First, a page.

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UNIT NINE: Matter and Motion in the Universe - PowerPoint PPT Presentation


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UNIT NINE: Matter and Motion in the Universe. Chapter 26 The Solar System Chapter 27 Stars Chapter 28 Exploring the Universe. Chapter Twenty-Six: The Solar System. 26.1 Motion and the Solar System 26.2 Motion and Astronomical Cycles 26.3 Objects in the Solar System.

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unit nine matter and motion in the universe
UNIT NINE: Matter and Motionin the Universe
  • Chapter 26 The Solar System
  • Chapter 27 Stars
  • Chapter 28 Exploring the Universe
chapter twenty six the solar system
Chapter Twenty-Six: The Solar System
  • 26.1 Motion and the Solar System
  • 26.2 Motion and Astronomical Cycles
  • 26.3 Objects in the Solar System
section 26 1 learning goals
Section 26.1 Learning Goals
  • Explain the significance of gravity in maintaining the solar system.
  • Distinguish between Sun-centered and Earth-centered models of the solar system.
  • Explain the current model of the solar system.
investigation 26a
Investigation 26A

Phases of the Moon

  • Key Question:

What causes the lunar cycle?

26 1 motion and the solar system
26.1 Motion and the solar system
  • Ancient astronomers used a landmark, such as a building or tree, to mark the point where the Sun rose or set each day.
  • The position of the sunset and sunrise changes over time.
26 1 observing patterns in the sky
26.1 Observing patterns in the sky
  • The Moon appears to change its shape and the time and position at which it rises and sets.
26 1 observing patterns in the sky1
26.1 Observing patterns in the sky
  • The rising and setting positions of the stars do not appear to change along the horizon over short periods of time.
  • However, the timethat stars rise or set each night gradually changes during a year.
26 1 observing patterns in the sky2
26.1 Observing patterns in the sky
  • A constellation is a group of stars that, when seen from Earth, form a pattern.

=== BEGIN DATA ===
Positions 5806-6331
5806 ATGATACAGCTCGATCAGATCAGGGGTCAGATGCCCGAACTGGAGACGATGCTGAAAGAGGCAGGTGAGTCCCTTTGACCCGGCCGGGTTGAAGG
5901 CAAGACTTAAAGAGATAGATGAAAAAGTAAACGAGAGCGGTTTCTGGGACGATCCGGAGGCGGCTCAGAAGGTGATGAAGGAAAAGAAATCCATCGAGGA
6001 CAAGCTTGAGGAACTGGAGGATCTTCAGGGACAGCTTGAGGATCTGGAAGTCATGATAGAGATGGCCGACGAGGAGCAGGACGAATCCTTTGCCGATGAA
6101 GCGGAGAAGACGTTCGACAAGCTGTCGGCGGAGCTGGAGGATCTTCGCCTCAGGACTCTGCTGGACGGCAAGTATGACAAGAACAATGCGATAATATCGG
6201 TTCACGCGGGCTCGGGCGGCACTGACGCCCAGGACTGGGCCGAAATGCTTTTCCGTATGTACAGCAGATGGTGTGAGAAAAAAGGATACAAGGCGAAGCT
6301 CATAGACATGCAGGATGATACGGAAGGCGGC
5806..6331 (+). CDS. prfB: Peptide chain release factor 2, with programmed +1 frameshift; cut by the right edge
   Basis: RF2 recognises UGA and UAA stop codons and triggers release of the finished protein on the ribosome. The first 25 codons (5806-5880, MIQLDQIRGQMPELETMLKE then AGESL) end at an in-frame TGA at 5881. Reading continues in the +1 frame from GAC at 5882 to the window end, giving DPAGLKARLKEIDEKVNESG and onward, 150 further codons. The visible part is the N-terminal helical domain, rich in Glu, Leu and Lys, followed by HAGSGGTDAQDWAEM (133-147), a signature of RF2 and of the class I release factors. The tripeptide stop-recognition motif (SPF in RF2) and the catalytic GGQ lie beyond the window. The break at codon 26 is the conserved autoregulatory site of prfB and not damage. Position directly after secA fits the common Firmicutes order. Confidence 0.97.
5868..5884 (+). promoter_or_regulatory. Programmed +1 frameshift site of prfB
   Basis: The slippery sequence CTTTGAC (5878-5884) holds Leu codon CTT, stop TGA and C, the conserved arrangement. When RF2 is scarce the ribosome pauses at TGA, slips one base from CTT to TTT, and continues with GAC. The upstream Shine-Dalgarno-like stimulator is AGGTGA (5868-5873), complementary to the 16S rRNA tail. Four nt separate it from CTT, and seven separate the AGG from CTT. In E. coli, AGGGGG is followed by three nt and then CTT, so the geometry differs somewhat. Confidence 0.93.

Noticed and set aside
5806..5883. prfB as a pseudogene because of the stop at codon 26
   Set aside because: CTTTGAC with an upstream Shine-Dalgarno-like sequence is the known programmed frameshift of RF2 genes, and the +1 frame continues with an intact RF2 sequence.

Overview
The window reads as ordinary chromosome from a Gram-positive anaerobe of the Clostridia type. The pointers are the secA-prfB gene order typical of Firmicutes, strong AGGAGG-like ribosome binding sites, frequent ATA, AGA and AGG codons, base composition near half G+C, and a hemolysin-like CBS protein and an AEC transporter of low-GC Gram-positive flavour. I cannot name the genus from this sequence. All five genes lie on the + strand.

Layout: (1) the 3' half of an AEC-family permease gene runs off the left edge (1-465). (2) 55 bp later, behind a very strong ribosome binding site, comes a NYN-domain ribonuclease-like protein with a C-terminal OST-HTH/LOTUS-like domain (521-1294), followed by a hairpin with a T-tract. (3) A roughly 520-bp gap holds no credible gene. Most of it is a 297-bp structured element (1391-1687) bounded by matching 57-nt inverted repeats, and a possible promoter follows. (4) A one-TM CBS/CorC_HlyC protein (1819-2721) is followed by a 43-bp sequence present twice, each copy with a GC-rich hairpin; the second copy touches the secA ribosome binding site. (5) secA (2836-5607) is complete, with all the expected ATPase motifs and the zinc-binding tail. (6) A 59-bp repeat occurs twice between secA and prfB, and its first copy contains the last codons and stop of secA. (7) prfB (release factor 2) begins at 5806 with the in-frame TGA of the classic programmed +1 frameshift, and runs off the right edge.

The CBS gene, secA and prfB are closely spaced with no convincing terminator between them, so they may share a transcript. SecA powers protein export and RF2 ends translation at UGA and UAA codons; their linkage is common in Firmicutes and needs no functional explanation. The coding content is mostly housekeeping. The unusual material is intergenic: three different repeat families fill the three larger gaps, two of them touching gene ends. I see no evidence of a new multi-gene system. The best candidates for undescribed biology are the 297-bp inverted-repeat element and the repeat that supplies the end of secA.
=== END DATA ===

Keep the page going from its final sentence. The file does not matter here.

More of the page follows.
26 1 the earth centered model
26.1 The Earth-centered model
  • Ancient observers noticed that five bright objects seemed to wander among the stars at night.
  • They called these objects planets, from the Greek word meaning “wandering star,” and named them Mercury, Venus, Mars, Jupiter, and Saturn.
26 1 the earth centered model1
26.1 The Earth-centered model
  • In 140 AD, the Greek astronomer Ptolemy developed a model that explained the apparent path of the planets.
  • He hypothesized that each planet moved on a circle, which, in turn, moved on a larger circle around Earth.
26 1 the sun centered model
26.1 The sun-centered model
  • While the Ptolemaic model could predict the positions of the planets, Nicholas Copernicus found that its predictions became less and less accurate over the centuries.
  • In Copernicus’ model, the Sunwas at the center of the solar system and the planets orbited in circles around the Sun.
26 1 the sun centered model1
26.1 The sun-centered model
  • The phases of Venus, discovered by Galileo in the 1600s, were part of the evidence that eventually overturned Ptolemy’s model.
  • Using a telescope he built himself, Galileo made two discoveries.
26 1 the sun centered model2
26.1 The sun-centered model
  • First, he argued that the phases of Venus could not be explained if Earth were at the center of the planets.
  • Second, Galileo saw that there were four moons orbiting Jupiter.
26 1 gravitational force
26.1 Gravitational force
  • Newton’s law of universal gravitation explains how the strength of the force depends on the mass of the objects and the distance between them.
26 1 gravitational force1
26.1 Gravitational force
  • Gravitational force is the force of attraction between all objects.
  • All objects that have mass attract each other.
26 1 orbits
26.1 Orbits
  • An orbit is a regular, repeating path that an object in space follows around another object.
  • An object in orbit is called a satellite.
26 1 orbits1
26.1 Orbits
  • In 1600, German mathematician Johannes Kepler determined that the orbits of the planets were not perfect circles but slightly elliptical.
26 1 orbits2
26.1 Orbits
  • Isaac Newton explained that an orbit results from the balance between inertia (the forward motion of an object in space), and gravitational.
  • Without the pull of gravity, a planet would travel off into space in a straight line.
26 1 current model of the solar system
26.1 Current model of the solar system
  • Today, we define the solar system as the sun and all objects that are gravitationally bound to the sun.
  • The solar system is roughly divided into the inner planets(Mercury, Venus, Earth, and Mars) and the outer planets(Jupiter, Saturn, Uranus, and Neptune)
  • The dwarf planet Pluto is the oldest known member of a smaller group of frozen worlds orbiting beyond Neptune.
26 1 comparing size and distance
26.1 Comparing size and distance
  • The Sun is by far the largest object in the solar system.
  • One astronomical unit (AU) is equal to 150 million km, or the distance from Earth to the Sun.